Publication: Superconducting Fault Current Limiter

Recently we got published an article on short circuit current limiting on Elevier’s Electric Power Systems Research, were I’m a co-author;

Cover image Electric Power Systems Research

“Performance analysis of a Superconducting Fault Current Limiter in a power distribution substation”, Volume 136, July 2016, Pages 89–99

Antonio Colmenar-Santos, , J.M. Pecharromán-Lázaro, Carlos de Palacio Rodríguez, Eduardo Collado-Fernández

The results of the research and pilot project for this technology are promising. The short circuit current limiting with a superconducting system (SFCL-Superconducting Fault Current Limiter) is an example of FACTS (Flexible AC Transmission System) for the Smart Grid. It allows a real-time response, that is an automatic reaction, reducing short circuit currents, thus avoiding damage to equipment. This enables a more meshed operation while the energy losses are kept low.

The paper presents the operational benefits and performance of an installed system in a distribution network. These benefits are translated into economic terms, with the goal of setting a target price for economic feasibility of such systems. While the difference between the economic target of 100 k€ and the cost of the real project is tenfold, it remains a trigger for market adoption. Moreover, it is likely that economies of scale and technology improvements drive the implementation cost down in the coming years.

The consequence of widespread use of SFCL would be more reliable and resilient distribution networks. We will see more of this coming, in the near future.

The complete article is available for some days on the link:

Smart Grid Reliability! …or Efficiency?

One of the main benefits of the Smart Grid is increased reliability. Investing in Smart Grid technologies that improve reliability may have a good benefit-to-cost ratio or not, it will depend on the value of the improvement and the avoided outage or interruption costs. Examples of such technologies are; automatic outage restoration systems, Wide Area Monitoring, energy storage at distribution level, geographic information maintenance systems, advanced protection systems, etc.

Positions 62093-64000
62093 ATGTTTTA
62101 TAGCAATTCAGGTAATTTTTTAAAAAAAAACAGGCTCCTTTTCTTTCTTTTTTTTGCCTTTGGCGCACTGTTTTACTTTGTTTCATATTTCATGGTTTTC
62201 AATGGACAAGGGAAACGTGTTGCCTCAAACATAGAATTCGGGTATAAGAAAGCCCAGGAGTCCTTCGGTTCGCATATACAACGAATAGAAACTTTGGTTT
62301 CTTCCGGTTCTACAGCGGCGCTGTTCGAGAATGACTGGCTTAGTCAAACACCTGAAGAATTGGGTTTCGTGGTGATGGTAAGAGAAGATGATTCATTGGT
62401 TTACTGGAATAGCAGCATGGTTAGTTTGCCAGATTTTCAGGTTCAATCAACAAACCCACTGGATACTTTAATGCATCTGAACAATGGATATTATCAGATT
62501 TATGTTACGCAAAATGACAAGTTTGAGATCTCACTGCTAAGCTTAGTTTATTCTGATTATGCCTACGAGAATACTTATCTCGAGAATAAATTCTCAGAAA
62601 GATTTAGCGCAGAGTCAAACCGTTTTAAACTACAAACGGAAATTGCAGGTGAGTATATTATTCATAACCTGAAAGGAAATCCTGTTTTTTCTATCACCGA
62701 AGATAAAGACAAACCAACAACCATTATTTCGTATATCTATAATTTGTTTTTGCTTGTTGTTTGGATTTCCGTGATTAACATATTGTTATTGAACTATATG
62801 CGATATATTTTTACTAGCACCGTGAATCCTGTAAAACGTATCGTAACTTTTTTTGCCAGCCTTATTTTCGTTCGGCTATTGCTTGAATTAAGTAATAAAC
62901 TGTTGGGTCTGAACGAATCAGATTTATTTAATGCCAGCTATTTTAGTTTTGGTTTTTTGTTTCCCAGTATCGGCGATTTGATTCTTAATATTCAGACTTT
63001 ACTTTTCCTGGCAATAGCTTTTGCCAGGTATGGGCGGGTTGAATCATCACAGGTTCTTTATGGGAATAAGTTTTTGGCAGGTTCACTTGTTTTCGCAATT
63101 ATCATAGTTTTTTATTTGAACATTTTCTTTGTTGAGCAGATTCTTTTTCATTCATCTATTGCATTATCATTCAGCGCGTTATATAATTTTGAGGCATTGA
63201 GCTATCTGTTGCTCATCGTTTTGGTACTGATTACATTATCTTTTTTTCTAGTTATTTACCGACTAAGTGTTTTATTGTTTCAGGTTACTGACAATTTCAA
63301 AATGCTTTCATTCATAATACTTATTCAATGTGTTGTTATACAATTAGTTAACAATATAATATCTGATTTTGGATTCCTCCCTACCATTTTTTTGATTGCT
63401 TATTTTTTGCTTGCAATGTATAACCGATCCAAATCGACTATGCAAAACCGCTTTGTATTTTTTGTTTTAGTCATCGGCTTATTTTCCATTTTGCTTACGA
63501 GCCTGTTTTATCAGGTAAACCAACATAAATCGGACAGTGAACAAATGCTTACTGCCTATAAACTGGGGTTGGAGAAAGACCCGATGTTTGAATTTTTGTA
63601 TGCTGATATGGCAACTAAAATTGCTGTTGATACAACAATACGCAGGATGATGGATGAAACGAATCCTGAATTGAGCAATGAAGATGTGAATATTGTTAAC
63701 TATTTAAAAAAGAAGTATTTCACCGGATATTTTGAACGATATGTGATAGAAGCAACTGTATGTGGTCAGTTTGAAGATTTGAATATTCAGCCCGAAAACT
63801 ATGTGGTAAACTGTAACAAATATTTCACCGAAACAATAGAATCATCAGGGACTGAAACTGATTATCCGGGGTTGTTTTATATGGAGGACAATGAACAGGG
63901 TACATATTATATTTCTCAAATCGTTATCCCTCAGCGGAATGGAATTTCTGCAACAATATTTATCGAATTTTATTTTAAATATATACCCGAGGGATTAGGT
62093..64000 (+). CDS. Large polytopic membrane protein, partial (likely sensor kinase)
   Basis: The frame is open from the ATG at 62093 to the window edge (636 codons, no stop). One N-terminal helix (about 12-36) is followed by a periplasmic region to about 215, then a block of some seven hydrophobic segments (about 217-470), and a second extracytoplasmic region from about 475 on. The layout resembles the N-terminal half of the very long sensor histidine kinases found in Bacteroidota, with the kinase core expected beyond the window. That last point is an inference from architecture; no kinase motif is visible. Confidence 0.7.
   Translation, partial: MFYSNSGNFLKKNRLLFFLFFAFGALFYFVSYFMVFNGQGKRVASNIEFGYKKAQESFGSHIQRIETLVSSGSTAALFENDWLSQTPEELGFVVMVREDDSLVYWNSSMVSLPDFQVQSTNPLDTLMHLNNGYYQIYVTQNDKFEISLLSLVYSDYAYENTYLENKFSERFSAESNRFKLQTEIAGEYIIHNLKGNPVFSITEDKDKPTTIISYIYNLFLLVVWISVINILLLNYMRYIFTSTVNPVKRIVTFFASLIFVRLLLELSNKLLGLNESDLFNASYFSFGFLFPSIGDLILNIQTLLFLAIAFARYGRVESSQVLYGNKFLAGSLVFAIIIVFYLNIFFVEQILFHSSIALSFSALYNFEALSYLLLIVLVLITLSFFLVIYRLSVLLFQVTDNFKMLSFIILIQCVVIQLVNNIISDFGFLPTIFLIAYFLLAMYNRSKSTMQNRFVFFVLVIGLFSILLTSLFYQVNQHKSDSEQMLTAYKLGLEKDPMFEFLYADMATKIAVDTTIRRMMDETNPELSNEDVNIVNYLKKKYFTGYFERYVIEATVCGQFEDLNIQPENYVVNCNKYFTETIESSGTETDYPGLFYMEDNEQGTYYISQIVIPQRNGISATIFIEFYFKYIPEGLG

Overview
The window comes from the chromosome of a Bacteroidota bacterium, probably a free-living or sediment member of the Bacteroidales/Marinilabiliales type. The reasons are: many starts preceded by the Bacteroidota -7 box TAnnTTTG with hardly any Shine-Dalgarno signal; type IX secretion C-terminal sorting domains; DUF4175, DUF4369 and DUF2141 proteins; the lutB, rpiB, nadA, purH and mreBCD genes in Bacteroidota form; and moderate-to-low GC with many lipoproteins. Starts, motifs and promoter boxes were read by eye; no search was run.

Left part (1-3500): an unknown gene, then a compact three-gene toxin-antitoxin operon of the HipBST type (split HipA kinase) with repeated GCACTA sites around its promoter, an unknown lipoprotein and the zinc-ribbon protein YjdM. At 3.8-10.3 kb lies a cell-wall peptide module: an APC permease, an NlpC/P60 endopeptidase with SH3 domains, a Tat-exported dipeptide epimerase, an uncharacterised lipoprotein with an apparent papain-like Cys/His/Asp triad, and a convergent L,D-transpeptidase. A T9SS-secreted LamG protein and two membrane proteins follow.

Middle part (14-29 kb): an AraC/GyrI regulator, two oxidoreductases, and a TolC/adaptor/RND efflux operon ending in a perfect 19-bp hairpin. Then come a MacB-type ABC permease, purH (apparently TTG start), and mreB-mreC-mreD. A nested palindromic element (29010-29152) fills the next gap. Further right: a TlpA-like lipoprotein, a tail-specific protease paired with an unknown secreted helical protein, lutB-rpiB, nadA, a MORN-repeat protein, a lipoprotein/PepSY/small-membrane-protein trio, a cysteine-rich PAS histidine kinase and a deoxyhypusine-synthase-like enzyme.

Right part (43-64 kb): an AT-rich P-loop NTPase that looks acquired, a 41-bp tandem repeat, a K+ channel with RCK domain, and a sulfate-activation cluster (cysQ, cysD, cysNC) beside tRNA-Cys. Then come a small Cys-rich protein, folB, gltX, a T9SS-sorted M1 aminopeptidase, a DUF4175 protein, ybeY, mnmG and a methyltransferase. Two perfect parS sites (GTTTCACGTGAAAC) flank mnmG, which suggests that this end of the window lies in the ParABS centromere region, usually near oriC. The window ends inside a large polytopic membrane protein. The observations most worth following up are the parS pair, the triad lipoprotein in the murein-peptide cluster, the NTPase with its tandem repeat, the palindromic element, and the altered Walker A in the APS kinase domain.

The cost to improve reliability follows an somewhat exponential curve, as having a 100% reliable system is close to impossible, the cost is close to infinite. This leads to an asymptotic curve towards the end. Something like this:

Sigue leyendo

Outage tweetin’

The ways of twitter are inscrutable… Every day new uses or new ways of extracting relevant info are invented. It’s more a kind of a “growing multi-limb mutant” than a bird.

An application I find quite interesting is using it for outage management. A DMS (Distribution Management System) monitoring user’s smart meters with outage monitoring can cost hundreds of thousands of euros for a distribution utility. The monitoring of medium voltage switchgear in a scada to locate disconnected transformer is also a costly investment.

A quick and cost-effective application using twitter can represent geografically the tweets complaining on #outage or #blackout.

Blackout tweet

This tweet-map on top of the grid diagram of the utility helps locate and isolate the faults and help fast restoration, and the implementation cost is very limited. Additionally, responding to the affected customers via twitter with real time info and restoring updates enhances even more the customer service, so the return on quality is potentially huge.

It’s a smart grid application brought directly by web 2.0 to grid 2.0.